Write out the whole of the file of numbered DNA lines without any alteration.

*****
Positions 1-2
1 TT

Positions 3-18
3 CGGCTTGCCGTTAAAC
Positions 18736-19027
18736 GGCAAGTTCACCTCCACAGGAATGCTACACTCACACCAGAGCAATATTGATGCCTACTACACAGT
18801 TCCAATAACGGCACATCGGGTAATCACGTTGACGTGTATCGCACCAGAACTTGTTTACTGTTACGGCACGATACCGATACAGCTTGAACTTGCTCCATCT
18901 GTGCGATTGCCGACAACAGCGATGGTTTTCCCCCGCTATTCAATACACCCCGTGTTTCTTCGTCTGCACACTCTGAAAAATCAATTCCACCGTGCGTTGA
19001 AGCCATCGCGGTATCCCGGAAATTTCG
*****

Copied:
Positions 1-2
1 TT

Positions 3-18
3 CGGCTTGCCGTTAAAC
Positions 18736-19027
18736 GGCAAGTTCACCTCCACAGGAATGCTACACTCACACCAGAGCAATATTGATGCCTACTACACAGT
18801 TCCAATAACGGCACATCGGGTAATCACGTTGACGTGTATCGCACCAGAACTTGTTTACTGTTACGGCACGATACCGATACAGCTTGAACTTGCTCCATCT
18901 GTGCGATTGCCGACAACAGCGATGGTTTTCCCCCGCTATTCAATACACCCCGTGTTTCTTCGTCTGCACACTCTGAAAAATCAATTCCACCGTGCGTTGA
19001 AGCCATCGCGGTATCCCGGAAATTTCG